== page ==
), they bought it for 14.5 times estimated 2007 earnings, which is a substantial discount to what most Florida banks have been going for (20 times or so). Rumor has it that this bank was on the block for over a year. Why would People’s sell for a 35% discount to the going rate? I bet it is a very low quality franchise.
11- In speaking to one sell-side analyst with a buy rating, I sensed his bullish conviction was wavering. We may see some downgrades in the near future.
SUPR closed deals in August and November of last year so the results of both quarters have been somewhat confusing. Q1/07 will give us a relatively clean look at the bank (although there may be more merger/integration charges) before Q2/07 is once again clouded by the closing of another deal. In Q4/06, they reported GAAP EPS results of $0.06, which included $0.02 of merger charges, so the core operating number is $0.08. Management notes that excluding the acquisitions, it grew loans organically by 21% for full year 2006 and deposits by 11%. These numbers are good, but hardly world beating, and the slow-down in the second half of the year is notable. Excluding the August 31st acquisition of Kensington, loans grew at a 15% annualized rate for Q3/06. Excluding the impact of the November 7th Community acquisition, loans grew at less than 6% annualized for Q4/06. With the subprime shake-out hitting in February and delinquencies rising in many parts of Florida, it seems likely that SUPR’s loan growth will slow down even further for the first half of 2007.
Abundance of Recent Negative Peer Announcements
As noted above, UCBI, a Atlanta bank with a heavy concentration of construction loans recently lowered 2007 earnings guidance on substantially lower loan growth estimates, quite a departure from what they were saying just 30 days ago. CBBO, an Oregon bank, also pre-announced lower earnings on a combination of credit issues and margin pressure. CACB of Oregon announced a Q1 earnings miss. WBS, a Connecticut bank, pre-announced a big miss on higher expenses and a bad loan in Florida. CBSH of Kansas City also announced a bad miss on margin pressure and higher expenses. MBWM of Michigan just announced a pretty bad miss on margin pressure, weak loan growth, and higher expenses. Even if SUPR manages to report a decent Q1/06, the trends for most banks across the country have been overwhelmingly negative. How sustainable will potentially decent results at SUPR be?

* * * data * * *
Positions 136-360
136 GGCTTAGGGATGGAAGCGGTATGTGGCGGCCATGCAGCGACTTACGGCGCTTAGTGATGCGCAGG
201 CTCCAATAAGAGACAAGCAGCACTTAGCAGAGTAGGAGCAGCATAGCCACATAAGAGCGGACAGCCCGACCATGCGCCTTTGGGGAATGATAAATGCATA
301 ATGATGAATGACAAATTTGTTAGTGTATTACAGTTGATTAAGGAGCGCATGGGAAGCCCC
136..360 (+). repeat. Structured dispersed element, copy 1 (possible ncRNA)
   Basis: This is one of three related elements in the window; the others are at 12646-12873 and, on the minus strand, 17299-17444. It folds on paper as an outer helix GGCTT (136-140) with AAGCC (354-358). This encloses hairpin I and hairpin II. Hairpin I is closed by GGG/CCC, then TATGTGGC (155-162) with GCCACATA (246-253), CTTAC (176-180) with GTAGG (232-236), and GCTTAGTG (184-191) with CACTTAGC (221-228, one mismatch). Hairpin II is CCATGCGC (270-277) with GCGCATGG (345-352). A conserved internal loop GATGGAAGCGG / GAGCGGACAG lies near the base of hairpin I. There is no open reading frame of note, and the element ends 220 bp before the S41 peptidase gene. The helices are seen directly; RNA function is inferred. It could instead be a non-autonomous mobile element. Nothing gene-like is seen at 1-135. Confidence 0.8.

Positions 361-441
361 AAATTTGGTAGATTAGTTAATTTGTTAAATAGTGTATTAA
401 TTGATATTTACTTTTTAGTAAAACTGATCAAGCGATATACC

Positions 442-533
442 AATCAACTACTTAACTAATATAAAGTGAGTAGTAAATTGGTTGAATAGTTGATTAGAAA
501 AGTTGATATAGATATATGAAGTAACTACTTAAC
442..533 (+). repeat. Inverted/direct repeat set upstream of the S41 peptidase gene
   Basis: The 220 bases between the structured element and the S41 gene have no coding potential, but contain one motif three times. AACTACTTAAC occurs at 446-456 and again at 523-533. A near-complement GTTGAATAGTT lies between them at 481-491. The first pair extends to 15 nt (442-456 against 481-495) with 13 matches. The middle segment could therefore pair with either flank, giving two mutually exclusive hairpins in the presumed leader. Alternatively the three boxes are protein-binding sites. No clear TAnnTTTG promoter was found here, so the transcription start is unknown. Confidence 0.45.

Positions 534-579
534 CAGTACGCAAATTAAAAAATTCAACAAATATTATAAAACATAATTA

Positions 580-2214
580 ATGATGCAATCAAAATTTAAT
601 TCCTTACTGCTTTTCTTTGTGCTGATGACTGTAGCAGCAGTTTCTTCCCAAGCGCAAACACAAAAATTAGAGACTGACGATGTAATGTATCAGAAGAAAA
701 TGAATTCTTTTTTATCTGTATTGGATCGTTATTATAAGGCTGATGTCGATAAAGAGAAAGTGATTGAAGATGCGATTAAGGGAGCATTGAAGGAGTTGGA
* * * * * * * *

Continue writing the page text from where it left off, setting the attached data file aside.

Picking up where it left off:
At $10.67, SUPR trades at 33 times Q4/06 annualized EPS, 24 times 2007 consensus of $0.45, and 18 times 2008 consensus of $0.60. The PE estimates are very rich even when based on estimates that include fantastic growth assumptions (for 2007, 41% off of a Q4/06 annualized operating figure and another 33% in 2008). SUPR’s tangible book per share is $4.30, putting it at a current 2.5 P/B multiple, leaving plenty of room for downside. Given the poor profitability (7% ROE and 0.5% ROA), the P/B can easily trade to 2.0 times or less. MBHI, a Chicago bank with a very similar story to SUPR (i.e. turn-around story; promotional CEO who says he will sell soon yet is doing tons of deals himself; Chicago viewed as great banking market; lots of M&A activity in region), has gotten crushed recently and now trades at 2.1 times tangible book (but still 20 times 2007 earnings). I think SUPR can trade to $8 per share or less, or down 25%, which still leaves the bank trading at a PE of over 20 times a more likely 2007 EPS of $0.38 and a P/B ratio of 1.9 times.
Tutorial on Loan Loss Reserve Accounting
Loan loss reserves are a balance sheet item, and technically occur as a contra-account to loans. Banks add to this reserve through the loan loss provision (LLP) line on the income statement. Often times, a small provision is taken when a new loan is booked, on the expectation that some percentage of loans booked today will default and be charged off in the future. When a loan runs into trouble and the bank actually has to recognize a loss, it charges off the loan (or part of it if some of the collateral is good), which results directly in a reduction of the loan loss reserve. The LLRR is often expressed as a % of the total loans outstanding. If you have $3 of reserves and $100 in loans, you have a 3.00% LLRR. This ratio will vary by bank and is affected by each bank’s own historical experience and often what type of loans they are making. i.e. Loans to a manufacturing company that is backed by plant, equipment and inventory might carry a reserve ratio of 1.50% while loans backed by prime residential housing often carry ratios of less than 0.50% because defaults are so rare. Across the industry, over the last 5 years or so, bank reserve ratios have declined from roughly1.50% to 1.10%. I often think of reserves as equity because that’s what they are.
Weak Q107 expected results; High valuation despite negative trends for regional banking industry